8 Tips for Cleaning Your Rental Kitchen Between Tenants

by | BiggerPockets.com

Landlords know better than anyone just how rough tenants can be on a property – especially when they rent it for long periods of time. And while it’s possible for any room to get trashed, few undergo as much wear and tear as the kitchen.

Knowing how to quickly conduct a deep clean between tenants can make a huge difference. Here are a few tips to help you make the process faster and more efficient.

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1. Require Tenants to Clean Before Vacating

If you want to get a head start on your cleaning, make sure the lease agreement requires tenants to clean the property before moving out. They won’t do a perfect job, but they’ll usually make the property look decent. You can then go in and clean up what they’ve left behind.

Related: Cleaning Your Rental: A Checklist

2. Start With Repairs & Maintenance

The last thing you want is to clean the property and then make a huge mess by cutting into drywall to fix a hole in the wall. So, before cleaning, address any repairs and maintenance issues that exist.

3. Choose the Right Cleaning Supplies

The right supplies make all the difference when cleaning – especially when it comes to kitchen cabinets. According to Kitchen Cabinet Kings, it’s best to stay away from harsh chemicals and instead use everyday household items like dish soap, baking soda, and vinegar. You’ll also find that it’s helpful to have a variety of sponges, cloths, rags, scrubbers, and Magic Erasers on hand to take care of all the nooks and crannies.

4. Be Sure to Dust

Before getting too far into the cleaning process, be sure to dust the high surfaces: The top of the refrigerator, cabinets, and trim work are known for collecting filth. If you wait until the end to do this, you’ll send dust all over the countertops and floor.

5. Hit the Appliances

Even if your previous tenant attempted to clean the kitchen appliances, you’ll find that they’re most likely still pretty filthy. Spend some time on the refrigerator, oven, microwave, stovetop, dishwasher, and coffee maker. Your next tenant will notice and appreciate how well cared for the appliances are.

Related: The Landlord’s Itemized List of Common Tenant Deposit Deductions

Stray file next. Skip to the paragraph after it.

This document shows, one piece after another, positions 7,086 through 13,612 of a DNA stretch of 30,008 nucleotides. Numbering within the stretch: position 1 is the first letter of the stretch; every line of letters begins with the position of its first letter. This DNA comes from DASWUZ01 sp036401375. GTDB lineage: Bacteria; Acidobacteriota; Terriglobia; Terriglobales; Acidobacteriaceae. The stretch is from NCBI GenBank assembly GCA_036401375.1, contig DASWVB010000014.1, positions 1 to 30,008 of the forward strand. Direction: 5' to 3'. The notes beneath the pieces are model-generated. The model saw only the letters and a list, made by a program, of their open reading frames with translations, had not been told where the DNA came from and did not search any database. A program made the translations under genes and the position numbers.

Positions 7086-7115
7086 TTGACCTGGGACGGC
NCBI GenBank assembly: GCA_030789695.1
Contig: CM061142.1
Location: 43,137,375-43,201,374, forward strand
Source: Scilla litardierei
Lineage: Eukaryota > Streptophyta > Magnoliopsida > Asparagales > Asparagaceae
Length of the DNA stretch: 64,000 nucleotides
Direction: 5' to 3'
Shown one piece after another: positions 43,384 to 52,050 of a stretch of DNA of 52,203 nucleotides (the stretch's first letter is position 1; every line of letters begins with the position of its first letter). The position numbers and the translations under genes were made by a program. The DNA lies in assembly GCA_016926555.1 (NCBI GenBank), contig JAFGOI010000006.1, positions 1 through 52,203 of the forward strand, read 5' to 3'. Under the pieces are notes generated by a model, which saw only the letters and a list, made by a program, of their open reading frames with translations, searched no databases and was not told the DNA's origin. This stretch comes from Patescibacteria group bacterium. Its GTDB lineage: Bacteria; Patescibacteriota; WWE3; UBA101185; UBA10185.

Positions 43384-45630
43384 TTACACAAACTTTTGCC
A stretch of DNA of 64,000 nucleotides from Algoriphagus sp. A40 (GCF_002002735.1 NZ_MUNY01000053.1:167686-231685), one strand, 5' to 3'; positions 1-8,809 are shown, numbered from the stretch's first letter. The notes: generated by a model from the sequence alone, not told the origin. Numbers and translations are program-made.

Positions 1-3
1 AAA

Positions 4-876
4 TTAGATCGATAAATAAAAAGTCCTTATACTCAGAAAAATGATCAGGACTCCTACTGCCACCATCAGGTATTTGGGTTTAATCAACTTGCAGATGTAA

6. Mop the Floor

Sweeping is one thing. You’ll get all the loose dirt, dust, and debris that’s been tracked inside. However, sweeping doesn’t actually do much to clean the hardwood, tile, or linoleum flooring. If you were to run a wet paper towel over a floor after sweeping, it would probably come up pretty dirty. That’s not something you want your tenants to discover upon moving in. So grab a mop and bucket and give the floor a true clean

7. Hire a Professional

Even after getting your hands dirty and cleaning your property from top to bottom, there is probably some dirt left behind. While you may not have the money to hire a professional crew to come through and spend half a day making the rental spotless, you certainly have the cash to hire a local cleaner to come through and spend one hour vacuuming and cleaning up anything you may have left behind. At the end of the day, that’s money well spent.

8. Give Your Tenants What They Deserve

If you expect your tenants to keep your property clean and turn it over to you in good condition upon leaving, you need to hold up your end of the bargain and give them a clean property to start with. While it may cost you some time and money on the front end, handing over a clean property will get the relationship started on the right foot. It’s as simple as that.

What are your tips for turning over a clean rental?

Share them below!

About Author

Larry Alton

Larry is an independent, full-time writer and consultant. His writing covers a broad range of topics including business, investment and technology. His contributions include Entrepreneur Media, TechCrunch, and Inc.com. When he is not writing, Larry assists both entrepreneurs and mid-market businesses in optimizing strategies for growth, cost cutting, and operational optimization. As an avid real estate investor, Larry cut his teeth in the early 2000s buying land and small single family properties. He has since acquired and flipped over 30 parcels and small homes across the United States. While Larry’s real estate investing experience is a side passion, he will affirm his experience and know-how in real estate investing is derived more from his failures than his successes.